Tuesday, August 26, 2014

Car Shopping in Japan

Treat Bags, Toys & Free Beer

My wife and I walked through the sliding glass storefront doors, our kids not trailing us so much as swarming around us like a nebulous cloud of sweet-smelling humanity. The people working looked up, all of them at once, and greeted us with a rousing chorus of ‘Irrasshaimase~!’ A young girl with a pony tail as crisp as her white blouse and black skirt ensemble walked over, bent slightly at the waist in that subtle and ubiquitous display of deference, and offered us a string of niceties like flower petals laid out at our feet.

Japanese hospitality never gets old.

Her beaming smile was genuine and steady and, outside of Japan, a rare attribute for 8 bucks an hour. She continued her bowing, bobbing show of polished civility as she led us to our table. Not waiting for us to be seated, she produced out of nowhere a pristine faux-leather-bound menu and proceeded to ask us what we would like to drink.

My boys shouted in tandem – ‘Melon soda!’ – and headed for the foam-padded play area in the corner. Their little sister followed, focused only on the red slide. My wife asked our waitress something about tea. I stood next to her, looking around at the other people sitting and drinking at their tables, and wondered what the hell was going on.

I’d never been to a car dealership in Japan. I now go to them every weekend.

My wife had a friend who worked at this wonderfully endearing Honda showroom. They had, we were told, several used minivans among the new cars that made up the vast majority of their inventory. And we needed the space of a minivan rather than the sensible practicality of a regular car thanks to that third child over there, that twenty-two pound crawling, screaming, drink-spilling machine tumbling backwards down the red slide over in the corner.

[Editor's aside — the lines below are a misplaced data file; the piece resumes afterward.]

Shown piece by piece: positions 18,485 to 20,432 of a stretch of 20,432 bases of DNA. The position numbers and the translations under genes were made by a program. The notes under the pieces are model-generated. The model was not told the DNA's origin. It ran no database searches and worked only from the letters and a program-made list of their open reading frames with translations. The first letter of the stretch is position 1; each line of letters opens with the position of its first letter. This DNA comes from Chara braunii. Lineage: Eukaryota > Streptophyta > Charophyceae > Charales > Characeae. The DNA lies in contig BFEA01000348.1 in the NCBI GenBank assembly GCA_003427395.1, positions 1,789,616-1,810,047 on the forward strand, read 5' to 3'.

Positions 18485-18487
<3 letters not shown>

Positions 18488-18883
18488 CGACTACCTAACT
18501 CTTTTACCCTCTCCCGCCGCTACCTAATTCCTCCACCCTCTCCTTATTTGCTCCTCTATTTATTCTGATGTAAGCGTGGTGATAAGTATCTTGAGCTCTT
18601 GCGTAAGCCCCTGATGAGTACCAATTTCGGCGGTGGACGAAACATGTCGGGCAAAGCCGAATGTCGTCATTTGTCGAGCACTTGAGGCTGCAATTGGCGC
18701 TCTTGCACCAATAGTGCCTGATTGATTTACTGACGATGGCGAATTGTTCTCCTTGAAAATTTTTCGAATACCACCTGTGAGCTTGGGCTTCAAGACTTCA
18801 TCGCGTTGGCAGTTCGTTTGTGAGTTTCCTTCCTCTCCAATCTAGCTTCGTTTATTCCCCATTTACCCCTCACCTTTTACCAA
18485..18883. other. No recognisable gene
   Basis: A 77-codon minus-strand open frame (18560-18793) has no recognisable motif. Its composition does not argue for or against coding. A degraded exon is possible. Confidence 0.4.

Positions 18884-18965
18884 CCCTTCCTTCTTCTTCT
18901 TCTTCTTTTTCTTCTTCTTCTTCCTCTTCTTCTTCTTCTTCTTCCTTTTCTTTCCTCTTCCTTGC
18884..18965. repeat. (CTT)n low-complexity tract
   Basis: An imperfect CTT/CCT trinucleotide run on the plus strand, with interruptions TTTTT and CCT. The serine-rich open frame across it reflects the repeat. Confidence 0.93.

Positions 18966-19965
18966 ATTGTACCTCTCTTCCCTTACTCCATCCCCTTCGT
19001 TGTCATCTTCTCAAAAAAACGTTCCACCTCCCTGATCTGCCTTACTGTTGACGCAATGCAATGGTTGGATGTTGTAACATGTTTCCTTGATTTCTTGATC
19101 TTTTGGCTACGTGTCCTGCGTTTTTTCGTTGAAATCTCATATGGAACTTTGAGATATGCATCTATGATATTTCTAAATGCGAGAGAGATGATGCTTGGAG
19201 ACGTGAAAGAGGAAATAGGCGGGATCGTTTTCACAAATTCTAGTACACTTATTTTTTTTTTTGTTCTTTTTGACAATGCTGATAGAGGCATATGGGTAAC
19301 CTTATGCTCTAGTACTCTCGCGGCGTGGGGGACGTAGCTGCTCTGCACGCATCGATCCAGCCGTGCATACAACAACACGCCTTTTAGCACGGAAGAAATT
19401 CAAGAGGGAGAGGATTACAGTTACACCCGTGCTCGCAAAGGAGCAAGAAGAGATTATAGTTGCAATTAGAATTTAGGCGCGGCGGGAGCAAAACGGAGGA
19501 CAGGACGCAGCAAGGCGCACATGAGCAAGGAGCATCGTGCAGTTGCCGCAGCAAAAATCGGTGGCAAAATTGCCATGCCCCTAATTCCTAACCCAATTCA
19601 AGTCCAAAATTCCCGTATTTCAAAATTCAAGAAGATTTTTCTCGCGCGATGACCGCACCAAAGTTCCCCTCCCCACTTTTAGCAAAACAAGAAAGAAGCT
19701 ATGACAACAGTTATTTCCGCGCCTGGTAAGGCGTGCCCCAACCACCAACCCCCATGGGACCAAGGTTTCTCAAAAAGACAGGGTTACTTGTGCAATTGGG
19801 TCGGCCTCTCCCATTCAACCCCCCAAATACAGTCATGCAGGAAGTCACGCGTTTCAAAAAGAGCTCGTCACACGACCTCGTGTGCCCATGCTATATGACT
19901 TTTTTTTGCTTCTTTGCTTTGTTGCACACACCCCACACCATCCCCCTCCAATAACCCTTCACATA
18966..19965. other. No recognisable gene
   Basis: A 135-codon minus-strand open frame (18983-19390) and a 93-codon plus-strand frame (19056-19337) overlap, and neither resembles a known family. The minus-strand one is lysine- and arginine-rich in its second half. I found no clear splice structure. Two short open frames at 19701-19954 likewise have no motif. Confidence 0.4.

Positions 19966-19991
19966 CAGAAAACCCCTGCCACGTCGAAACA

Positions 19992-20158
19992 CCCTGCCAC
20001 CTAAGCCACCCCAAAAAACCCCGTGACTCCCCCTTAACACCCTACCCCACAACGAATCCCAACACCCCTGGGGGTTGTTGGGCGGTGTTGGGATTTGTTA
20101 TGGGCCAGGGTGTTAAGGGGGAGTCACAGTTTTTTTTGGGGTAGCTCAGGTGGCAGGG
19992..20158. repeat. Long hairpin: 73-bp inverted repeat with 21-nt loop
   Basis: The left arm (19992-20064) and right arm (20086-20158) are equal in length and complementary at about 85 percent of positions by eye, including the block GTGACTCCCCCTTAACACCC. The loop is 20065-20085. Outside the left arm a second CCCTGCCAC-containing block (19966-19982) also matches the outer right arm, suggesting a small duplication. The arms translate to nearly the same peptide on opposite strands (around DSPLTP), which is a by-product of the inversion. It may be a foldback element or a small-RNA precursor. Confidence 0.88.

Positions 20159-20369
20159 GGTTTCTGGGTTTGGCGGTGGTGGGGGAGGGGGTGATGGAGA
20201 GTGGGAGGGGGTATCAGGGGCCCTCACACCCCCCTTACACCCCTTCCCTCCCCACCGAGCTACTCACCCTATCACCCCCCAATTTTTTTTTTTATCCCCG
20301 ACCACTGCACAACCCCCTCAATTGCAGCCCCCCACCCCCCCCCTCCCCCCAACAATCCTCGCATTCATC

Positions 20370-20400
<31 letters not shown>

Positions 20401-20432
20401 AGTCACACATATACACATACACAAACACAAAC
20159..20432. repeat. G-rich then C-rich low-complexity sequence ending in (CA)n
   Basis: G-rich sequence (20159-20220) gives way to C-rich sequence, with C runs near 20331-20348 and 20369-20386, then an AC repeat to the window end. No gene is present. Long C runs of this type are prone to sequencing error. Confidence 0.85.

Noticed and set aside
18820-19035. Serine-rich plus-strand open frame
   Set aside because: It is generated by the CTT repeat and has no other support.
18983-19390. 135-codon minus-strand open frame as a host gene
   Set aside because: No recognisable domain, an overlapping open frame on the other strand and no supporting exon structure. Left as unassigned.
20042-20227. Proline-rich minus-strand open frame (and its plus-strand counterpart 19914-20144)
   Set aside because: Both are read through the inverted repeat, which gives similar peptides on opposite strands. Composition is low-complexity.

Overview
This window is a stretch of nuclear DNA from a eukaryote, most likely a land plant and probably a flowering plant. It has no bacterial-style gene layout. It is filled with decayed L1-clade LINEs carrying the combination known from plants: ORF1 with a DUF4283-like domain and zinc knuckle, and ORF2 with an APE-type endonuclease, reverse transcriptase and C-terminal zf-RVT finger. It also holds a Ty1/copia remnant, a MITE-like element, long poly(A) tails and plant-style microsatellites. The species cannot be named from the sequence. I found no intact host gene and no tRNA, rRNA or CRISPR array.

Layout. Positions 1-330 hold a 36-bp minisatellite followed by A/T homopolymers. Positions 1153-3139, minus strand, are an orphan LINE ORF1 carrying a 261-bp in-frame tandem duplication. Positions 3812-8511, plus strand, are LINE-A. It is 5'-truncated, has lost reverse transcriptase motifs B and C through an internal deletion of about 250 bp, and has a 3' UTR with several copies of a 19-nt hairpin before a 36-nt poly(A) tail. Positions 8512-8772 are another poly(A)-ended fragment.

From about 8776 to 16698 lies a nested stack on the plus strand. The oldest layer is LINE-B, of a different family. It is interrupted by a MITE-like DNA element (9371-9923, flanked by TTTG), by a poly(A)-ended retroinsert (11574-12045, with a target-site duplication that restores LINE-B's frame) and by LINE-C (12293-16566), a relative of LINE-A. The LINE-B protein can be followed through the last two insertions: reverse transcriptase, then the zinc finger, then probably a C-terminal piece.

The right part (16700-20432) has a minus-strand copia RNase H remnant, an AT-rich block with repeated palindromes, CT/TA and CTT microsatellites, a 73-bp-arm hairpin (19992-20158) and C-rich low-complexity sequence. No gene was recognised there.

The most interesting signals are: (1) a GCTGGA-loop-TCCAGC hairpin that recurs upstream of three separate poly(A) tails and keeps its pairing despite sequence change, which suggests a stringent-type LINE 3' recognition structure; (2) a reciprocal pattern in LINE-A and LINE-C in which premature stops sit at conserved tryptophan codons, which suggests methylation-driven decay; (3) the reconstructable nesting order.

Our waitress served us our drinks, placed three little bags of candy next to my kids’ glasses, then smiled some more as she commented on how cute our screaming twenty-two pounder was. Remaining bent over, she backed away from our table as if we were royalty, leaving us to enjoy in peace what would be the perfect amount of time before my wife’s friend appeared out of nowhere and greeted us with a smile and a comment about how cute our screaming twenty-two pounder was.

We were summarily told that they only had two used vehicles on the entire lot. This would have elicited a few sarcastic words out of my mouth except (a) they were so polite about it, (b) they’d just given me free coffee, and (c) Japanese people do not get the concept of sarcasm.

The two sort-of (for Japan) largish almost-mini-SUV-type cars they had were both perfect microcosms of man-made Japan: clean, orderly and entirely too small. One had a DVD player. The other came with a set of snow tires. Neither had room in the back for a bicycle.

My wife suggested buying one of them because her friend had shown them to us. I had other ideas and went back inside for a refill on the coffee.

On our way out of the showroom the entire staff sent us off with a rousing chorus - ‘Arigatou gozaimashita~!’ - while our permanently-smiling waitress handed my kids fireworks. For our parting gifts my wife and I got pocket-sized packets of tissues.
 

...And so we search on...


Down the street we visited a Toyota dealership; the same scenario played out except there were no refills on the coffee and the play area was noticeably and quite thoughtlessly small. My boys didn’t care; they are happy to fight over stuff no matter what size. My girl climbed up and tumbled off a rubber rocking horse.